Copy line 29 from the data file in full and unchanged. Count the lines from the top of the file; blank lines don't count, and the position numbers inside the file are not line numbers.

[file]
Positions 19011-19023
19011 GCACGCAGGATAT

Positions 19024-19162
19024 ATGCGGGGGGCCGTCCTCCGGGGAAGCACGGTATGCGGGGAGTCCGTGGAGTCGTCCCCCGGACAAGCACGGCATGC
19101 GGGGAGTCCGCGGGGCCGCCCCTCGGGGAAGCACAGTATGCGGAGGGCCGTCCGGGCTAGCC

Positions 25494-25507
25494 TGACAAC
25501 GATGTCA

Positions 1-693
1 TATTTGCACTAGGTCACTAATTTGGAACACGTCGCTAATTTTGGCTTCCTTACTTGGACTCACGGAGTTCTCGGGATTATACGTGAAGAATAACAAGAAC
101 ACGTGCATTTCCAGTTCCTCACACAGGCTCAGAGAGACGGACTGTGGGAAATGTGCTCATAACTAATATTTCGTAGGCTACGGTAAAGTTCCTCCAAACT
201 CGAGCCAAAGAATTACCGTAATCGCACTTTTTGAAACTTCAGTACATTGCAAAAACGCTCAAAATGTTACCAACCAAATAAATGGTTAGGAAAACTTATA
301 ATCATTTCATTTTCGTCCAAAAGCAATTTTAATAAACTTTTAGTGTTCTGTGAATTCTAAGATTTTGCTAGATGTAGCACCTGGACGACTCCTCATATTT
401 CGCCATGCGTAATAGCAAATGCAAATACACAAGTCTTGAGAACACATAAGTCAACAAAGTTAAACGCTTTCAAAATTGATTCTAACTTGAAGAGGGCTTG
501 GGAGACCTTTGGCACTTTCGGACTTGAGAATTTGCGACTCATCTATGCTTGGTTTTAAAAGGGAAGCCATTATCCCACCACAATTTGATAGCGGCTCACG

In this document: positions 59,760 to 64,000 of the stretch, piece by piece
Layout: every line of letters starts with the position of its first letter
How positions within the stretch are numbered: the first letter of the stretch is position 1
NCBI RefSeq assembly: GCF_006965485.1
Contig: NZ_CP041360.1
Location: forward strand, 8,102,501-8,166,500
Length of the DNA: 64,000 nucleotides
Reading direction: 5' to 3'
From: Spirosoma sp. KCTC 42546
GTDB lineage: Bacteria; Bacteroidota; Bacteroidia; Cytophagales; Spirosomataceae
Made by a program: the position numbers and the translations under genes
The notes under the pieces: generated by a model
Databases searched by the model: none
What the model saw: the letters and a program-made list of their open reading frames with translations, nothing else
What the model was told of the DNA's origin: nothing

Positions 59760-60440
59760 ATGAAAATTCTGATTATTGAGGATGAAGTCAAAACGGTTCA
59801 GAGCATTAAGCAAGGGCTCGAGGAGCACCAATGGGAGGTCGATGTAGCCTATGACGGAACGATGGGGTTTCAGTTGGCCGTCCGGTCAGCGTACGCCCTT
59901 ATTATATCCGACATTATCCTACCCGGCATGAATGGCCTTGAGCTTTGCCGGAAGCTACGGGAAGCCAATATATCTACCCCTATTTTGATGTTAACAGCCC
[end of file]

What the model saw: the letters and a program-made list of their open reading frames with translations, nothing else